Im with red blood. I started killing mature bucks when i quit killing does with firearms. I still shoot them with a bow but not with any kind of gun.
I guess I was referring to killing them with a bow in early season before the rut. Didn't say that, but that's what I had in mind.
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#2979909 - 10/13/12 02:21 PM Re: Killing does to increase buck sightings [Re: catman529]
muddyboots
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Registered: 11/06/02
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 Originally Posted By: catman529
 Originally Posted By: muddyboots
Im with red blood. I started killing mature bucks when i quit killing does with firearms. I still shoot them with a bow but not with any kind of gun.
I guess I was referring to killing them with a bow in early season before the rut. Didn't say that, but that's what I had in mind.


Im not very good at killing them that time of year. In fact i hae never killed a mature buck early season. Did shoot at one once. Used twenty yard pin and he was 25. I can still see him.
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#2979936 - 10/13/12 02:48 PM Re: Killing does to increase buck sightings [Re: muddyboots]
catman529
spiderboy
16 Point


Registered: 11/10/10
Posts: 15626
Loc: Franklin TN

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 Originally Posted By: muddyboots
 Originally Posted By: catman529
 Originally Posted By: muddyboots
Im with red blood. I started killing mature bucks when i quit killing does with firearms. I still shoot them with a bow but not with any kind of gun.
I guess I was referring to killing them with a bow in early season before the rut. Didn't say that, but that's what I had in mind.


Im not very good at killing them that time of year. In fact i hae never killed a mature buck early season. Did shoot at one once. Used twenty yard pin and he was 25. I can still see him.
sorry I meant killing does with a bow in early season. lol I am not being very clear I guess. I would be thrilled to even see a mature buck in early season, or any time for that matter.
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#2979951 - 10/13/12 03:07 PM Re: Killing does to increase buck sightings [Re: muddyboots]
Wes Parrish
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Registered: 06/12/02
Posts: 18959
Loc: Knoxville-Dover-Union City, TN

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 Originally Posted By: muddyboots
Im with red blood. I started killing mature bucks when i quit killing does with firearms. I still shoot them with a bow but not with any kind of gun.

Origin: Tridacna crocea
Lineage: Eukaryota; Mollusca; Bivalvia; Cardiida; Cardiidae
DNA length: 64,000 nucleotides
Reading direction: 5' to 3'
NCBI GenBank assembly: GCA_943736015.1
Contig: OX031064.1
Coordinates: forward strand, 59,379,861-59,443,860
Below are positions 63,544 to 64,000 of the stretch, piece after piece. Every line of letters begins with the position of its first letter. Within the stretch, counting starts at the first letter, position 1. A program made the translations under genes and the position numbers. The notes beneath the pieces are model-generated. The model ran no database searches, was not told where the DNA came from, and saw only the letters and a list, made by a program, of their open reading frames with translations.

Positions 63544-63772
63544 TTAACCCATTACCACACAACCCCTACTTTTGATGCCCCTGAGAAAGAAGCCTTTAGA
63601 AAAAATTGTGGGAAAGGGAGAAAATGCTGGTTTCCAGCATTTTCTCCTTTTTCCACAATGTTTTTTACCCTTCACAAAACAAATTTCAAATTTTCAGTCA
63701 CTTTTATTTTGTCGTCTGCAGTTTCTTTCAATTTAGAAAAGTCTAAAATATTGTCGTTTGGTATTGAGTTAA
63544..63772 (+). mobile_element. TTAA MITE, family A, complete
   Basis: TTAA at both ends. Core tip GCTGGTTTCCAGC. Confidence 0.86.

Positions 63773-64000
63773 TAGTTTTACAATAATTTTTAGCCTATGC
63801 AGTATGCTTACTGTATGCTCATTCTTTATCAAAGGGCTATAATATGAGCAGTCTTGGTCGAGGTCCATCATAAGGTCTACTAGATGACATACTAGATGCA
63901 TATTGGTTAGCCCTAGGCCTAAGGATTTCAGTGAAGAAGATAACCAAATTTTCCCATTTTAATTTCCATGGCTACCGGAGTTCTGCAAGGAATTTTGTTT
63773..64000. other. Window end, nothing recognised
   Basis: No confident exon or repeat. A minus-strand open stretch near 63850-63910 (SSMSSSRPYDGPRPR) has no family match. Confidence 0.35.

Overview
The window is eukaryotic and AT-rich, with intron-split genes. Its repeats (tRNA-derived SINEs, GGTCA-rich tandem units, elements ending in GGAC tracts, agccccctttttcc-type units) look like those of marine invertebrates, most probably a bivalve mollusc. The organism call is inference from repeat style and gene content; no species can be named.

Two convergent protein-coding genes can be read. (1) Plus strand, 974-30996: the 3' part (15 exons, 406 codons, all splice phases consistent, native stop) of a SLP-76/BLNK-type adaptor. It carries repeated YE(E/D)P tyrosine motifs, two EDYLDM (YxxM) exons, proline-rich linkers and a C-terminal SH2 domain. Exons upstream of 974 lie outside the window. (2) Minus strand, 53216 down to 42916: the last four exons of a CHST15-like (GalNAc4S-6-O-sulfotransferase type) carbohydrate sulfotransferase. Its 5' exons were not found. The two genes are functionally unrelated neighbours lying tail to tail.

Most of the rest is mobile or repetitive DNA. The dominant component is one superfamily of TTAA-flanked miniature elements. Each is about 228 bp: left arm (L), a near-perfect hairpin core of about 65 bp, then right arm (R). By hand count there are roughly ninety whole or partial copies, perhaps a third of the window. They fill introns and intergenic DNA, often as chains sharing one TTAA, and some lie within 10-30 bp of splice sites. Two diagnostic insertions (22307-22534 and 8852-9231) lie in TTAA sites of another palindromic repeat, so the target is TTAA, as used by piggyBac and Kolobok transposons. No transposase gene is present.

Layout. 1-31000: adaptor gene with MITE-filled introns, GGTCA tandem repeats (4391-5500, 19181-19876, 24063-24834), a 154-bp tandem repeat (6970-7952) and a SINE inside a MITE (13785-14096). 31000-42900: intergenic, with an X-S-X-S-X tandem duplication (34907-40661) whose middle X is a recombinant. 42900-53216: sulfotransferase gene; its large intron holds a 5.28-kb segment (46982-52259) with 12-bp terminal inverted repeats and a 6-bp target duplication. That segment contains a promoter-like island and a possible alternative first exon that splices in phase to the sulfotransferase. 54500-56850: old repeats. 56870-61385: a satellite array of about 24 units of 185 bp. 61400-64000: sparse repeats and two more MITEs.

Let me add a little here.
First, I see little difference between killing does with firearms vs. killing them with an arrow. Dead is dead. IMO, one can be more efficient and less disturbing when killing does with firearms, i.e. get it done quicker and be gone. I kill most my does now with a neck shot, and they don't run. Half the time when I shoot, other deer either just stand around wondering about that loud clap of thunder while others frequently run towards me. The gunshot itself is usually little more "scare" to the deer than a deer suddenly taking a death run from an arrow hitting it.

Here's what I believe matters most regarding shooting does: TIMING.
It's not so much which weapon you're using, but rather when and how you use it.

I believe it's best to shoot them early, such as during early archery season, the first few days of TN's Nov. muzzleloader season, or post-rut. From a herd-health (biological) standpoint, it's best to shoot the does pre-rut, meaning much of the best "time" is during the archery-only season. If legal, I'd much rather take out the needed does with a firearm during early October. Archery is sometimes the only legal choice with the best "timing".

Generally speaking, I now avoid taking does during the rut peak, which where I do most my hunting is approximately a 2 to 3-week period of about Nov. 5 to 25. My reasoning is that this is the "time" that older bucks are moving most during daylight, and I need to spend as much time "hunting" them as I can, and not lose any of that time to dragging out and/or processing a doe. And of course, there's the issue of "disturbing" the hunting area by tracking and dragging, an issue in itself more than issue of what weapon's being used.

But any time "can" be a great time to take a doe, even during the rut peak. Let's say it's a cold November morning, about sunrise, and an estrous doe comes by, providing you a very easy neck shot at 20 yards (with a firearm). It may very well be the best strategy you have for taking a good buck is now dropping that doe in her tracks and remaining on stand. The key is not to blow your opportunity by acting like some of those TV actors on hunting videos, i.e. don't move, don't make any noise. The sound of a single gunshot seldom spooks a buck trailing the doe you just shot, while there is no better big-buck attractant than a just-killed estrous doe lying in front of your stand.

Let me add something about neck shots. I've killed over 50 deer with them, and in the past 20-plus years, have had zero misses, zero failed recoveries with neck shots. I only take them up close and with a firearm, and when I'm near 100% certain it's an "easy" shot. For this, I need "close" and have studied deer behavior enough to know when's the "time" to pull the trigger. When a doe stops walking, and raises her head, she will usually hold it still for at least a couple seconds. A feeding doe will typically flick her tail before raising her head, then holding still for at least a couple seconds. To do this effectively, you must be ready to pull that trigger when the motion stops, crosshairs centered on neck, squeeze trigger. Typically, the deer will simply fall in place and not move anything. Other deer standing around will often walk over to the dead deer, that just fell in its tracks ---- something that almost never happens with a perfectly placed arrow, i.e. the deer runs off, as nearby deer throw up their flags and run away as well.